The old adage “Be careful what you wish for” seems to apply to Republicans who finally have their chance to repeal the much-maligned Affordable Care Act (ACA) and replace it with what they claim will be a far better and cheaper option. Despite enthusiasm on their part, Republicans are now faced with unanswered questions about substantial aspects of repeal/replace. For example, how will Republicans protect popular options like the ban on preexisting conditions exclusions without flooding plans with sick people and sending the entire individual insurance market into a death spiral? Will 20 million people currently receiving insurance through the ACA continue with their coverage? Pertinent to the point of being unavoidable, there is also the question of whether access to reproductive healthcare for women will remain intact—a substantial concern given that one of the planks of the ACA’s initial architecture was women’s healthcare. The capacity in which any proposed replacement to the ACA would continue to provide access to women’s healthcare has left even moderate Republicans—those opposed to the party’s open hostility towards abortion and contraception—struggling to explain alternate suggestions for legislation.
From its inception, the ACA was designed to address the shortfall in women’s healthcare coverage. The ACA made it illegal to charge women more than men for the same health insurance policy and mandated that individual health insurance policies cover maternity care as a basic benefit—a circumstance that fewer than 15 percent of policies addressed before the law’s enactment.1 Under a recommendation made by an Institute of Medicine panel for basic preventive care, ACA provisions also required that women receive no-cost coverage of all Food and Drug Administration–approved contraceptives through their insurers.
Many moderate Republicans support the ACA goal of expanding women’s access to care, especially access to contraceptives. “I was delighted when birth control was put into ACA,” said Republican Joan Culver, who is on the board of Planned Parenthood of St. Louis as well as Planned Parenthood Federation of America’s Republican Advisory Board. “There’s a reason they put it on the same level as vaccines. It’s one of the major advances of 20th-century medicine. It improves women’s lives and the human condition and should be available.”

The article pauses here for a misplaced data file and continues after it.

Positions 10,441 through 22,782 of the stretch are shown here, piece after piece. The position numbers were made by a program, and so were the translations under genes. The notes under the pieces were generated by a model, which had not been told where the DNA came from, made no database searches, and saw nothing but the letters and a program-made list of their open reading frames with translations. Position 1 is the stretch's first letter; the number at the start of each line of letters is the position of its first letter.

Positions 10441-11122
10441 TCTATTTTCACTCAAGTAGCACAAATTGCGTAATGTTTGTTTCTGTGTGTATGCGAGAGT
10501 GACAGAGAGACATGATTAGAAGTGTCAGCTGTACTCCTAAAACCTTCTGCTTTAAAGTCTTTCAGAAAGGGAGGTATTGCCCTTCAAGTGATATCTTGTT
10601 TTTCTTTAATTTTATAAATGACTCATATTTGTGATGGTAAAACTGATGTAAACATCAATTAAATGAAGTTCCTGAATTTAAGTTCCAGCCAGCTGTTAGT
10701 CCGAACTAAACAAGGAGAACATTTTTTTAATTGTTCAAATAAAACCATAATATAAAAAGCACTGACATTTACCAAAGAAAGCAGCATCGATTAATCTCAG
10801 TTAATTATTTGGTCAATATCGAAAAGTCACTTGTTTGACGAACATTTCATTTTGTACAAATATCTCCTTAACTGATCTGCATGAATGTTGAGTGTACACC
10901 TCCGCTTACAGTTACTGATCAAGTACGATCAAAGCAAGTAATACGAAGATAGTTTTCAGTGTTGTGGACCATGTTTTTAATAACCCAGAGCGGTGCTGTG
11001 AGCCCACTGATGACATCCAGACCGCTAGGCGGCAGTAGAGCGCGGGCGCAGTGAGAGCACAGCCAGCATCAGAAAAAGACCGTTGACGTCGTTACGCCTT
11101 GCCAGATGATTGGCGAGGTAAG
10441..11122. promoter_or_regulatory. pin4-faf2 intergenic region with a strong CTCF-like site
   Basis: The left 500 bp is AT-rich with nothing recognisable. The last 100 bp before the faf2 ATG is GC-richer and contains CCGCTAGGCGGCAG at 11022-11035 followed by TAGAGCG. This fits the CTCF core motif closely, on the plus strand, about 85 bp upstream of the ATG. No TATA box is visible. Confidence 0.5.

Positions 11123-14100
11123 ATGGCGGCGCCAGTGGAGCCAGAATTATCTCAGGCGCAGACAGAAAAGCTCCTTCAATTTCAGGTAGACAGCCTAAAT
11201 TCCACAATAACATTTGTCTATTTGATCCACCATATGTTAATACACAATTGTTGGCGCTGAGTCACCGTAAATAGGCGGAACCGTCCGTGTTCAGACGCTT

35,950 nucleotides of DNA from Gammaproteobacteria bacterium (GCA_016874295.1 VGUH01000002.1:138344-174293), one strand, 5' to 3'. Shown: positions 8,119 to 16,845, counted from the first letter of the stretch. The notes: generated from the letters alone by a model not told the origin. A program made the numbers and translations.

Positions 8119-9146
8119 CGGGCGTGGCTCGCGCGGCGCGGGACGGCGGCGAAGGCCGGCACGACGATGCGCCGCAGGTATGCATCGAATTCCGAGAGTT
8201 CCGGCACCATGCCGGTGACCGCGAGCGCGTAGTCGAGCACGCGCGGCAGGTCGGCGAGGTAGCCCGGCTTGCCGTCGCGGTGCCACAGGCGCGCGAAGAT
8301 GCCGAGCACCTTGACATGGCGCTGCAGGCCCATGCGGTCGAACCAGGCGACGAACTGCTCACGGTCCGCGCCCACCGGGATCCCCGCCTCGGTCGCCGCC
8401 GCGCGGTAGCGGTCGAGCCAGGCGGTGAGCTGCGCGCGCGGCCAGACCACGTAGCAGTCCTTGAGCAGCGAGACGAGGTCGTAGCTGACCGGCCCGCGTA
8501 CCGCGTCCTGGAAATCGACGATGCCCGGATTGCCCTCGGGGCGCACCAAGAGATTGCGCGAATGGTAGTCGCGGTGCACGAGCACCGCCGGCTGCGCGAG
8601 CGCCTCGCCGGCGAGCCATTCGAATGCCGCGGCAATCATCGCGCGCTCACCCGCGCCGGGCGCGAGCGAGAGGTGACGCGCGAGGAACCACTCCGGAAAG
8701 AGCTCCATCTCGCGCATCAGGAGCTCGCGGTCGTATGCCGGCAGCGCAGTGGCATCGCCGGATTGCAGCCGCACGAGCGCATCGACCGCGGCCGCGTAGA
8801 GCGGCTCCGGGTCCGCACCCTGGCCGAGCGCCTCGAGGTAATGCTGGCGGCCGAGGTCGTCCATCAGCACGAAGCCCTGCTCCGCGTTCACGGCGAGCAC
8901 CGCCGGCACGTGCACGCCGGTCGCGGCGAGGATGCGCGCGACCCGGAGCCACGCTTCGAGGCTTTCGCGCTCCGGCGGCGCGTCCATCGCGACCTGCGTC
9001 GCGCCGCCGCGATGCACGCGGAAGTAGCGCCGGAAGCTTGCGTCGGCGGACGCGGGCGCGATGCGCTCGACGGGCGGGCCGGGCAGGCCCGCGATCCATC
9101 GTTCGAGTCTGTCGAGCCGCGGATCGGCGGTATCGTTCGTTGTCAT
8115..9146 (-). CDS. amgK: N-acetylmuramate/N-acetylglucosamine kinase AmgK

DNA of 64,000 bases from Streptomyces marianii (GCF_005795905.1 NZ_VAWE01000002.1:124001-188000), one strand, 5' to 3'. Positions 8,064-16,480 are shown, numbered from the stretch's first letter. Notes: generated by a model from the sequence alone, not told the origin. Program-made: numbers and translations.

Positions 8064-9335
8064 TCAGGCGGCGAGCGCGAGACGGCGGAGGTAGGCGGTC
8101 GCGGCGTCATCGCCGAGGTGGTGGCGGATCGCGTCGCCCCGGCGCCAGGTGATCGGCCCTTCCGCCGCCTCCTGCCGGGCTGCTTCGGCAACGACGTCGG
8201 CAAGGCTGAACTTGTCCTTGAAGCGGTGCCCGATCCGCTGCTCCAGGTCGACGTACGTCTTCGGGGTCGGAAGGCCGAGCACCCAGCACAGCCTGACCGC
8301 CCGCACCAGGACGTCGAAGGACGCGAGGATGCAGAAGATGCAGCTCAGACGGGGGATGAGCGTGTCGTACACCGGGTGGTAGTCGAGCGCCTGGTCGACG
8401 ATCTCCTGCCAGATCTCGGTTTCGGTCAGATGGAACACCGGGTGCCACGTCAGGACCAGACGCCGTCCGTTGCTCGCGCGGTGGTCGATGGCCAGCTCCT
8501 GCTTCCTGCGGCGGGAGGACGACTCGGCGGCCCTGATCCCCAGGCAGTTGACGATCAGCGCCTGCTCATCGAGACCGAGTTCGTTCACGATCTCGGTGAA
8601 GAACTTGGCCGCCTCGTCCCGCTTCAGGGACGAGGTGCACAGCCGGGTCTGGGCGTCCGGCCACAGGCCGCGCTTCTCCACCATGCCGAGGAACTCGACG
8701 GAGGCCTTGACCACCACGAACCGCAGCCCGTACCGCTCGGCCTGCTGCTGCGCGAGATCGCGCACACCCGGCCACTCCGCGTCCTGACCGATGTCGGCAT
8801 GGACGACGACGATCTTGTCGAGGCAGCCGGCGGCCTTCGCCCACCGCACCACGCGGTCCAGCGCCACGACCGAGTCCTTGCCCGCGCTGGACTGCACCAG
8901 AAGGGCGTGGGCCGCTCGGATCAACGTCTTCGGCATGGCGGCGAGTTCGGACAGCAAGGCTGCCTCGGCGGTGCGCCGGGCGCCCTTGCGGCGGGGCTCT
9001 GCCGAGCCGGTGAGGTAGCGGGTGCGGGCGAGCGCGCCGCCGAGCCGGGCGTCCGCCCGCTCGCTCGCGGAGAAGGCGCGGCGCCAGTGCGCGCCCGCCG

Making birth control available isn’t just a matter of good medicine and, as Culver is Catholic, good morality, it’s also fundamental to her understanding of Republican values. The Republican Oath, among other things, states that “good government is based on the individual and that each person’s ability, dignity, freedom and responsibility must be honored and recognized.” Culver cites this very passage before noting that “The Republicans say you are responsible for yourself and it is up to you to care for yourself in the best way possible. Birth control makes that possible.”
Though they think the ACA requires reform, particularly with regard to increased competition, other Republicans agree with Culver. “I would like to see that women have access to healthcare in general and access to contraception and abortion if needed,” says Suzi Bassi, a Republican and former Illinois state representative. “I have heard too many cases where women have been denied access to care,” Bassi asserts, adding that “insurance across state lines would increase competition and make it more affordable.” However, she points out that the Republican Party has done little work regarding policy specifics, particularly with regard to retaining popular features of the ACA, like allowing young adults to stay on their parents’ plans until age 26 or banning pre-existing condition exclusions. “Republicans have been talking about it for long time,” Bassi admits, “but because they have been so obstinate about ObamaCare for so long they haven’t done the work to fix it.”
Nonpartisan health policy analysts caution that GOP health reform proposals don’t add up fiscally—the potential results of their implementation result in either soaring healthcare costs or upsetting the healthcare marketplace to such a fundamental extent that most insurers will simply withdraw from the individual market. “What Republicans are promising can’t work,” explains John Porter, former Illinois Republican Congressman and chair emeritus of the state House Appropriations Committee Subcommittee on Labor, Health and Human Services. “You can’t keep the 26-year-old and pre-existing condition provisions without the revenue stream. They will run into big problems with funding.”
Removing financial barriers to contraception resulted in higher rates of use for the most effective methods and “substantial reductions in teen pregnancy, birth and abortion.”